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GreekReporter.comGreek NewsCultureNewly Restored Rotunda is One of Thessaloniki's Oldest Religious Sites

Newly Restored Rotunda is One of Thessaloniki's Oldest Religious Sites

Severely damaged by the 1978 Thessaloniki earthquake, the newly restored Rotunda is one of the city’s oldest religious sites and a tourist landmark, a UNESCO World Heritage Site.
Given back to the public in 2017 after almost 40 years of restoration work — and works continuing still — Rotunda owes its name to its circular shape. Built in 306 AD by Caesar Galerius, Rotunda is situated 125 meters northeast of the Arch of Galerius on the upper side of busy Egnatia Street.
It was constructed as part of the complex of the Galerius Palace along with his Arch (Kamara). The Galerian Complex is the most well-preserved monument of its era in Europe and includes a linear axis which connects the Rotunda with the Arch and with the sea.
It was intended to be Galerius’ mausoleum although it was never used for this purpose. It was likely dedicated to Zeus or Kaviros and it served as the Metropolitan Church of Thessaloniki from 1523-1590. In 1998 it was enlisted as a World Heritage Site of UNESCO.
The building, with a diameter of 24.50m, covers an isosceles dome made of bricks, reaching a height of 29.80m. The 6.30m cylindrical wall is split internally into eight rectangular niches, of which the south was the main entrance.
Its conversion into a Christian temple, most probably dedicated to the Assomats or Archangels, occurred during the Early Christian years. During the same period, the eastern niche was opened and the holy step was constructed, a rectangular space with a semicircular arch in the east.
A closed sheltered arcade (8m wide) was added around the building, communicating with the central space through seven holes that were opened in the original core. A new narthex entrance was formed in the western conch, and a propylon with two chapels, a circular east, and an octagonal west were added. None of the above additions, except for the configuration of the eastern niche, are preserved today.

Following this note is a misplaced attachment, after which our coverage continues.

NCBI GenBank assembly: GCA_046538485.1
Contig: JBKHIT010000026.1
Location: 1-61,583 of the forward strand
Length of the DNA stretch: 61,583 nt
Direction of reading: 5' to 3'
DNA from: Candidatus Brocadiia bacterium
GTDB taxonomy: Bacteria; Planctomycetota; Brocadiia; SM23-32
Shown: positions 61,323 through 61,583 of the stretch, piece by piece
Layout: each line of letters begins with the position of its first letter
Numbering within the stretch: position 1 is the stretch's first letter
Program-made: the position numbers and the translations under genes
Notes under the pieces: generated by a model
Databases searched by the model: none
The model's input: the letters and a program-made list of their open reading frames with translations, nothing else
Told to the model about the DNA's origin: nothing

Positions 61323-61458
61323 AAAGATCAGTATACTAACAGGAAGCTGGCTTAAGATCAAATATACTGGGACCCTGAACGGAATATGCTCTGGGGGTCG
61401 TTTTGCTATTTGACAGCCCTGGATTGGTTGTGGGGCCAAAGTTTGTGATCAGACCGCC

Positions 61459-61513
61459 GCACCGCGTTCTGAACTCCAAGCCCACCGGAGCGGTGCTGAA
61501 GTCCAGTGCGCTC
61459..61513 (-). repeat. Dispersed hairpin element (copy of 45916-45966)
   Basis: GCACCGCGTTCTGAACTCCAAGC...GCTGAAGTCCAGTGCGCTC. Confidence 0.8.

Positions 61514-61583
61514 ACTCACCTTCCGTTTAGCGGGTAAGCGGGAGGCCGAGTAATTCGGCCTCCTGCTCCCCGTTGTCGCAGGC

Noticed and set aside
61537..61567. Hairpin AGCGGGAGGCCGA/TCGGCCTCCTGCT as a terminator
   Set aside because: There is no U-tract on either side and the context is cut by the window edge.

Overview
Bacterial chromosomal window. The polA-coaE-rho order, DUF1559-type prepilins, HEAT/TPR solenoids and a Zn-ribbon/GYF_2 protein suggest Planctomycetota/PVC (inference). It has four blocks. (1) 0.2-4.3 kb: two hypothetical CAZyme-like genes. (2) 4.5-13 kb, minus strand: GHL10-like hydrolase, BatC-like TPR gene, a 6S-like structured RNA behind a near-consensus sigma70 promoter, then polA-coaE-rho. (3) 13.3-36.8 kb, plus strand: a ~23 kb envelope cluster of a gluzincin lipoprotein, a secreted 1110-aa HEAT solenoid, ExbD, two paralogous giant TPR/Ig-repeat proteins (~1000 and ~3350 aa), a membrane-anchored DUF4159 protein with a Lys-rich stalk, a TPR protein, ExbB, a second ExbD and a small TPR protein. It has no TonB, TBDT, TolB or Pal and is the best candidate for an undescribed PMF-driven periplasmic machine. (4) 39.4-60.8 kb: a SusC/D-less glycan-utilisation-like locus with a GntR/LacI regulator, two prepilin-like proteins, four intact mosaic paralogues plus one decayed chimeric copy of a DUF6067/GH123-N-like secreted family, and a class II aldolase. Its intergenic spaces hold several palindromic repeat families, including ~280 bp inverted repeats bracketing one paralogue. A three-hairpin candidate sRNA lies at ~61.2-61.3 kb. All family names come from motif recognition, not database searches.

The brightest remnants of the Early Christian phase of the monument are the excellent mosaics. The windows and the vestibules of the vaults at the base of the dome are decorated with mosaics whose wealth of themes with plant and geometric motifs and the splendor of colors impress the visitor.
In the dome, the large compositions were developed in three successive zones. The lower one, known in the bibliography as a martyrs zone, is divided into eight divisions, depicting martyrs in front of monumental architectures.
In the eastern partition that was destroyed when the dome section collapsed, the damaged sections of the mosaic were completed with a wall painting by the Italian painter S. Rossi in 1889. The middle zone of the mosaics of the dome is almost destroyed. Only the lower part is preserved, where legs of the male figures in movement, probably angels, can be seen on the ground.
From the mosaic representations of the third zone, the heads of three of the four angels that hold wreaths with many stars, a plume of branches and twigs and a multicolored iris are saved. Among the angels, the mythical phoenix is depicted on a red radiant disc. In the center, there is a depiction of Christ in a triumphant gesture.
In terms of architecture, the Rotunda is considered to be the twin monument of the Roman Pantheon due to their similar Greek–style design and the resemblance of their oculus. Its thick walls provide great resistance in times of earthquakes, such as the one that occurred in 1978.
In the 4th century AD the Byzantine Emperor Constantine I converted it into a church, with a symbol of Orthodox Christians, dedicated to the Archangels who are pictured in the mosaics of its walls along with other Early Byzantine masterpieces of early Cristian art that date back to the period between the 4th and 6th century AD.
In the 14th century the Ottomans conquered Thessaloniki and in the late 16th Century the Rotunda became a mosque. A minaret was then added in the building and it still remains, reminding all of the intercultural identity of this imposing structure.
In 1912, after the liberation of the city from the Turks, the mosque was converted into a church in honor of Saint George, probably because of the little church with the same name situated very close to it. However, the name Rotunda was the one which prevailed due to the shape of its hemispherical dome.
Outside the temple, there are Jewish tombs and one can see Byzantine remains. to be seen. About twelve times a year the Rotunda is open for religious purposes, including the celebration of Saint George, as well as for live events such as concerts of classical music.

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